UK Politics

Vince Cable signals zero-hours contracts re-think

Vince Cable Image copyright PA

The government is considering giving workers on zero-hours contracts the right to request fixed contracts, Vince Cable has said.

The business secretary said there was evidence of abuse by employers, in particular over exclusive contracts.

Speaking at the Resolution Foundation in London, he said the government wanted "to move forward".

But he said Labour's idea of giving workers the automatic right to a fixed contract after a year was not "wise".

Zero-hours contracts, which allow employers to hire staff with no guarantee of work, are popular with many companies because they offer flexibility.

But critics say they can leave workers with little financial stability or security, few employment rights and not enough work.


The government says such contracts offer an average 25 hours work a week and can be a good means of gaining experience.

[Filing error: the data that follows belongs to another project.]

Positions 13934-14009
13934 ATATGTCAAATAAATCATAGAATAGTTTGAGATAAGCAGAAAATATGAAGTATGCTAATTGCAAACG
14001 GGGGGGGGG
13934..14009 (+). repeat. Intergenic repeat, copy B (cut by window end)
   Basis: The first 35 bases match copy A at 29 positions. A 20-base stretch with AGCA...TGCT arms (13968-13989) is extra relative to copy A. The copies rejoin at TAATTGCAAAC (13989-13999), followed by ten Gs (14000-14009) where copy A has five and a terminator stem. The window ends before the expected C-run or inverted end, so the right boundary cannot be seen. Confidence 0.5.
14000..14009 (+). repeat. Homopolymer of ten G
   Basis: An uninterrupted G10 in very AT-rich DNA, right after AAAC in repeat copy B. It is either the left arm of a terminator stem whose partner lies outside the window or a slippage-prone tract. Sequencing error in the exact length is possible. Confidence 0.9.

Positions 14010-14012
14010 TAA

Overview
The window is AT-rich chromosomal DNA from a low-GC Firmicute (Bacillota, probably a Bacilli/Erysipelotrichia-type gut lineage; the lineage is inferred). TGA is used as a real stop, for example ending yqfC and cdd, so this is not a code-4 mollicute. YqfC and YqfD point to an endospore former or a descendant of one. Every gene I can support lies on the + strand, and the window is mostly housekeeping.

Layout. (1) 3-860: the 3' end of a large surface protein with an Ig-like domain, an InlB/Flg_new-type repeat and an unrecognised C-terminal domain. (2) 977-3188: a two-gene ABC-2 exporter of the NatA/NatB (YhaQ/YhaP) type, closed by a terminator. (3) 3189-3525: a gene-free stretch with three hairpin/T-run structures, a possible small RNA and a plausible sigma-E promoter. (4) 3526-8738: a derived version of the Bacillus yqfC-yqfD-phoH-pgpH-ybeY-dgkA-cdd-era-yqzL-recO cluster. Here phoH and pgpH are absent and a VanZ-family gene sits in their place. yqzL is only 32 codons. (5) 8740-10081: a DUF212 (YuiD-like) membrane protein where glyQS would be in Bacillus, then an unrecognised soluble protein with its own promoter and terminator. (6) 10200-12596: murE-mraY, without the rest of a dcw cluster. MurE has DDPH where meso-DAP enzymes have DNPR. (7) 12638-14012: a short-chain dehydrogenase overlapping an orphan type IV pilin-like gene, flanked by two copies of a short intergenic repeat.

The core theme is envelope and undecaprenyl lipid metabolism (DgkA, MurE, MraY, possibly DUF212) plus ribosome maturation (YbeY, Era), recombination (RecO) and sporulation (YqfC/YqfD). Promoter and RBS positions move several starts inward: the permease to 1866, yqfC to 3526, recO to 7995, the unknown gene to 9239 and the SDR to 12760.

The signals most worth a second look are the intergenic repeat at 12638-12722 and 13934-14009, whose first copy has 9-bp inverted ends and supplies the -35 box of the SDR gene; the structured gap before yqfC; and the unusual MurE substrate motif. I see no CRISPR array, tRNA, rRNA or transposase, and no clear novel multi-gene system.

However, Mr Cable said he believed employees could be given the right to request fixed contracts in the way they can currently request flexible working.

"I think that is an area in which we need to move forward and we are looking at how we can best do it," he said.

The Department for Business and Skills had just completed a consultation on the issue and no decisions had yet been taken on changes to the rules, BBC political correspondent Carole Walker said.

She added that she understood Conservative ministers in the department were prepared to consider the idea of a right to request fixed contracts.

One senior source said it was important to get the "balance" right, retaining flexibility.

Speaking last month, Labour leader Ed Miliband promised to ensure workers could demand a fixed-hours contract when they had worked regular hours over six months for the same employer.

He added that employees should receive a fixed-hours contract automatically when they had worked regular hours for more than a year - unless they chose to opt out.

More on this story

Related Internet links

The BBC is not responsible for the content of external Internet sites